United States: State AGs In The News - May 7th, 2015

Hot News

James Martin Receives Honor for Legal Writing

Charities

California Attorney General Wins at Ninth Circuit in Dispute Over Donor Disclosures

  • The Ninth Circuit issued its decision in Center for Competitive Politics v. Kamala Harris, affirming the District Court's denial of a preliminary injunction, and finding that a California law which requires nonprofit groups to provide to the California AG a list of donors who have contributed more than $5,000, was not likely to be a violation of CCP's, or its members', First Amendment Rights.
  • The California law in question—the Supervision of Trustees and Fundraisers for Charitable Purposes Act—requires organizations that solicit funds from California residents to register with the Registry of Charitable Trusts, which in turn requires the list of donors to be disclosed to the AG.
  • CCP had argued that mandatory donor disclosure infringed on its members' right to freely and anonymously associate with CCP in violation of the First Amendment, and would have a chilling effect on members' future participation. AG Harris argued that the information provided would remain confidential, and was necessary to ensure that the putative charity is engaged in a charitable purpose and not engaging in improper business practices.
  • CCP President David Keating indicated that CCP would seek review of the decision, framing the outcome as requiring "an impossible choice" between "disclos[ing] donors to the attorney general or [not] asking Californians to support our work to defend free speech."

Consumer Protection

FTC Issues Complaint Against Weight-Loss Companies Profiting From "Fraud Trifecta"

  • The Federal Trade Commission (FTC) secured a temporary restraining order enjoining Sales Slash LLC, Purists Choice LLC, Artur Babayan, and Vahe Haroutounian d/b/a Prisma Profits (defendants) from violating the FTC Act and the CAN-SPAM Act in connection with marketing, promoting, and selling various weight loss products online.
  • The complaint alleges three types of illegal behavior:
    1. defendants made multiple unsubstantiated claims regarding the efficacy of the weight-loss products
    2. defendants paid marketers to post banner ads on third-party websites that led consumers to false news reports designed to appear as if coming from an independent consumer, or in some cases, from a celebrity or a doctor who has endorsed the product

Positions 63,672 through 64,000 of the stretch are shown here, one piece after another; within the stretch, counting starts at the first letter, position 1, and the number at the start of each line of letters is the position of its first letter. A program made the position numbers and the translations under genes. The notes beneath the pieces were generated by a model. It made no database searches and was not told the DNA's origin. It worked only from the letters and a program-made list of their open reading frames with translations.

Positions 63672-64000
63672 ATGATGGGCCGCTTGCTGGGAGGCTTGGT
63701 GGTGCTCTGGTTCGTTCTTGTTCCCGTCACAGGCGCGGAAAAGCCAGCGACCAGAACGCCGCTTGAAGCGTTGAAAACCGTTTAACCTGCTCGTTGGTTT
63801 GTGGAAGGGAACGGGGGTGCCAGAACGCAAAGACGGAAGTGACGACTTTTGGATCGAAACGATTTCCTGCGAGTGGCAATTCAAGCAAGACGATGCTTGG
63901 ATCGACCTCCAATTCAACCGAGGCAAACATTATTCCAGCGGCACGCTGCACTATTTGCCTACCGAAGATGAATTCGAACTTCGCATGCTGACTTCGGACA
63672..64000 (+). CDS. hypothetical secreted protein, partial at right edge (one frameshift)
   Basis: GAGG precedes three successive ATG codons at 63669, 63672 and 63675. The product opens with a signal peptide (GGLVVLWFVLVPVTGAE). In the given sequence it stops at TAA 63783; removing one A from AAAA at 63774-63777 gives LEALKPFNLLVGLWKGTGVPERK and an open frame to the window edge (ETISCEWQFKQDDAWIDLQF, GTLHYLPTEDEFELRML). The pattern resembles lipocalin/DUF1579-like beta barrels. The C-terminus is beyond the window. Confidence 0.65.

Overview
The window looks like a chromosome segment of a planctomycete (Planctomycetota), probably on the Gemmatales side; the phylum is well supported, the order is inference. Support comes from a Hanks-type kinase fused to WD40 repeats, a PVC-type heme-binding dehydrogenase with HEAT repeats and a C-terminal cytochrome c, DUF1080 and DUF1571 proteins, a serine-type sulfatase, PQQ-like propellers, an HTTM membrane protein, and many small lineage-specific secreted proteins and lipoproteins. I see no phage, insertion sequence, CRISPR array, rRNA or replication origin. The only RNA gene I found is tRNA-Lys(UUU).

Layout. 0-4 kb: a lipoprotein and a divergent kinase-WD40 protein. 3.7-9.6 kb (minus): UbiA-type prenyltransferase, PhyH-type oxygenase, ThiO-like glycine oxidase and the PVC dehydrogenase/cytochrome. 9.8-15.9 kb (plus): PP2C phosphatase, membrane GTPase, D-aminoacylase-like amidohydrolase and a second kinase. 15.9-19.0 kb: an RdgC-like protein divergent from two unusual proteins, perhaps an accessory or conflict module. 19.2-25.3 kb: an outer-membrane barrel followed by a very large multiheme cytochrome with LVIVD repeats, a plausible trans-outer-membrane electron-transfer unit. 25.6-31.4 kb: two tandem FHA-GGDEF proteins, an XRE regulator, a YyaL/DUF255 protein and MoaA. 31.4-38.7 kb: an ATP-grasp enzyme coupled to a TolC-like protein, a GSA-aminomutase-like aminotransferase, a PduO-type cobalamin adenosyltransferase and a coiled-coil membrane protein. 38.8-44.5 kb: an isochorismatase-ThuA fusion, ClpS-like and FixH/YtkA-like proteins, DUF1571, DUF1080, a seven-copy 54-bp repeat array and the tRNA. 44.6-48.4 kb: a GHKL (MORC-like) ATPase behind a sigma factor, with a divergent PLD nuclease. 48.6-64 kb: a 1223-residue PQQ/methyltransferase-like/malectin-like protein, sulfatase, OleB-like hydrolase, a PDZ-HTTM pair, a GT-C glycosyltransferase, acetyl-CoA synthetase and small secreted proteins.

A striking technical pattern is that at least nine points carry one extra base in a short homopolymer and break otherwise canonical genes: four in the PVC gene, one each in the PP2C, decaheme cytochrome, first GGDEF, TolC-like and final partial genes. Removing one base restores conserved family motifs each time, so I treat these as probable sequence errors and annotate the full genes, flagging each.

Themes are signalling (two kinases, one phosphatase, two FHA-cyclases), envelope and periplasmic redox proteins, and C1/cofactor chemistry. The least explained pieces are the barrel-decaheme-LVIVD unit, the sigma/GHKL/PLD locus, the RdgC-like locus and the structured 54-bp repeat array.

3. defendants hired marketers to send spam emails to the contacts of hacked email accounts, making it appear that the email came from a friend or family member
  • The commissioners voted 5-0 in favor of the complaint, which seeks permanent injunctive relief, as well as restitution for injured consumers. The lawsuit is pending in federal court for the Central District of California.

Data Privacy

Los Angeles Sues Bank Over Alleged Deceptive Practices

  • The City of Los Angeles is suing Wells Fargo Bank, N.A., for unfair business practices and failure to report a data breach. The City alleges that Wells Fargo permitted, and even encouraged, bank employees to engage in unfair, unlawful, and fraudulent conduct resulting in higher customer fees.
  • The City alleges that Wells Fargo employees opened unauthorized customer accounts, refused to close those accounts when the customers demanded it, and, in some instances, moved funds from authorized client accounts to pay the fees associated with the newly opened accounts (a practice known as "gaming").
  • Wells Fargo responded by stating that it is "focused on the best interests of its customers and creating a supportive, caring and ethical environment for our team members." The bank further averred that it provides its employees with "training, audits and processes" to ensure that its customers "receiv[e] only the products and services they need and will benefit from."
  • Under a law that permits larger California municipalities to seek redress for consumers statewide, the City is seeking restitution and injunctive relief, as well as civil penalties of up to $2500 for each violation.

U.S. DOJ Unveils Guidelines for Best Practices in Cybersecurity